The Tremors Before the Earthquake
Last week I wrote this about the upcoming House Investigative Committee’s report: There are basically two different theories. The first is that, even without new allegations, the report will be extremely damaging because the details of the affair, or the alleged slap, will paint a picture in a way that the abstract accusation don’t. It will cause a re-valuation on the part of those who have been in the “wait for the full facts” camp.
The second theory is that the report will be anti-climatic without new information. That is, this is all baked into cake. As painful reading as it will be, it won’t amount to a change in political landscape, and it’s one more investigation the governor’s team can put behind him.
With the release of the report now days away, and rumors about its contents drenching the capitol, there’s been a huge shift. The vast majority of observers are backing the first theory. They think the details that will come out will prove devastating to the governor’s chances of political survival.
This explains why the governor’s legal team has now sent multiple letters seeking to delay the report, and yesterday filed a motion in St. Louis claiming that “information that supports the Defendant's innocence has been withheld from him – as well as from the Grand Jury and the House Committee.”
The clock hand has once again returned to desperation hour in this saga. And we’ll likely see more maneuvering in the next 60 hours… pressure on Speaker Todd Richardson and Chairman Jay Barnes, stories to undermine the hairdresser’s account, pre-spinning the report as one-sided etc.
The alternative some suggest is that the governor could try to negotiate its non-release by resigning, and then “try to cut a deal with Kim Gardner allowing him to plead guilty to misdemeanor invasion of privacy and receive probation or a suspended sentence, allow Hawley to shut down his investigation and refocus on Claire McCaskill, and hope the Feds don’t come knocking.” But the assessment from this same reader is that “those who know him well doubt he’ll resign. The ones who know him well and like him say it’s because he’s a born fighter, the guy who literally wrote the book on resilience. Those who know him well and don't like him say it’s because he's a megalomaniac incapable of shame…”
Question of the Day
How can you know a report you haven’t seen will contain incorrect information? – Chuck Hatfield.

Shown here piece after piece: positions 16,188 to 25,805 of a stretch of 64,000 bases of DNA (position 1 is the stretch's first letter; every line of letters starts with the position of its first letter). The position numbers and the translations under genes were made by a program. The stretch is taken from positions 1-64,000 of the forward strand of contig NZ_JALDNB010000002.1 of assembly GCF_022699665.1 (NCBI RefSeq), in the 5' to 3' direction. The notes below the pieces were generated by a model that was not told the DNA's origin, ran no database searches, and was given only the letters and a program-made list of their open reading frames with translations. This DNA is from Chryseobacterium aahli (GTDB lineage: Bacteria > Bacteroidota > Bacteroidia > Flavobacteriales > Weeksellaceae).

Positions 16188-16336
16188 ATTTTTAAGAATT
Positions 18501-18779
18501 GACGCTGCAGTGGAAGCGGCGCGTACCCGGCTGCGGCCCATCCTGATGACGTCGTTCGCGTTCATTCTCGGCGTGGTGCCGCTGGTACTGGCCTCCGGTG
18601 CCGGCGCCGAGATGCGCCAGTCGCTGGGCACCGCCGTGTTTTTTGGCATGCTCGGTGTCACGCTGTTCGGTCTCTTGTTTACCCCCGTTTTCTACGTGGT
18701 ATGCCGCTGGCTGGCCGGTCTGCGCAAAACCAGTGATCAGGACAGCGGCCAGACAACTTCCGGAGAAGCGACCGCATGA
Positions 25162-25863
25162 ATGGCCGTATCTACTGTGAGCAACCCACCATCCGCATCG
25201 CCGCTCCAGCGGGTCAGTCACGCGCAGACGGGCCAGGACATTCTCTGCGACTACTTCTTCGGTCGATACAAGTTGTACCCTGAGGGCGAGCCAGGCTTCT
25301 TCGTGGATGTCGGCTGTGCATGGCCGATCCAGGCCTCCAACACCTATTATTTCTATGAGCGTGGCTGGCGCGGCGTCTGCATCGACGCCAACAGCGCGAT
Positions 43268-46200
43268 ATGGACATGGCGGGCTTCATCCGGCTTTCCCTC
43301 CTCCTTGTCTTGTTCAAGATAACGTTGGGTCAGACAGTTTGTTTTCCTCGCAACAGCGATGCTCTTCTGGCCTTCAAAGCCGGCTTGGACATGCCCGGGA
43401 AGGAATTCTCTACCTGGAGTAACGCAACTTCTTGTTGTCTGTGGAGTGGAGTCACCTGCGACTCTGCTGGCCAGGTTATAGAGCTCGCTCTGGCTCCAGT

Q&A #1: Why put so many things into SB1102?
Short answer: So you only need one PQ.
Senate Floor Leader Mike Kehoe’s SB1102 is expected to be voted out of committee this week. The bill (see a summary here) has become like Santa Claus’ bag stuffed to the point of bursting with a tort reform wish-list.
It deals with – among of things – limiting fees for private attorneys working for the state; allows not wearing a seat belt safety belt to reduce damage awards; changes to Merchandising Practices Act; arbitration agreement changes; joinder and venue changes; interpleader actions; changes to the process for punitive damages; a time limit for people to bring a claim on defective products; changes in joint liability; changes to products liability; and changes punitive damages in medical malpractice and lowers the cap for potential awards.
Putting it all in one bill might make it too hard for some senators – including Republicans – to digest. However the upside is that if you’re trying to limit the “trauma” of a PQ, and you can isolate the Dems on this, you can knock it all out with one vote.
Historic Tax Credit Cuts
Various bills weakening the Missouri Historic Tax Credit program are receiving hearings this week. The most aggressive is EcoDevo Chair Holly Rehder’s House Committee Bill 18. It slashes the current $140 million annual lid on Missouri Historic Tax Credits down to $50 million.
Advocates point out that “because $4 in up-front spending is required to gain the $1 – or 20 percent – tax credit, Rehder’s bill would mean LOSING $360 million in up-front private investment.”
From materials being circulated by advocates for protecting the tax credits: “When Missouri Historic Tax Credits are slashed, the up-front private investments and the accompanying significant economic impacts are immediately lost. This is penny-wise and pound-foolish.”
Upon Monday adjournment, the House General Laws Committee has a hearing on Sen. Dan Hegeman’s Senate-passed SB590, which cuts the $140 million Historic Tax Credits annual cap to $90 million.
Fake Deregulation Continues
The governor’s team, insistent on hitting their quota of reducing regulations by a third, is still proposing superficial changes. I have written about this several times (starting six months ago here), but apparently, it’s continuing. Once again they are pretending to get rid of the “restrictive language” with no actual chance in the regulation.
Eigel’s Meeting With Governor on Tax Reform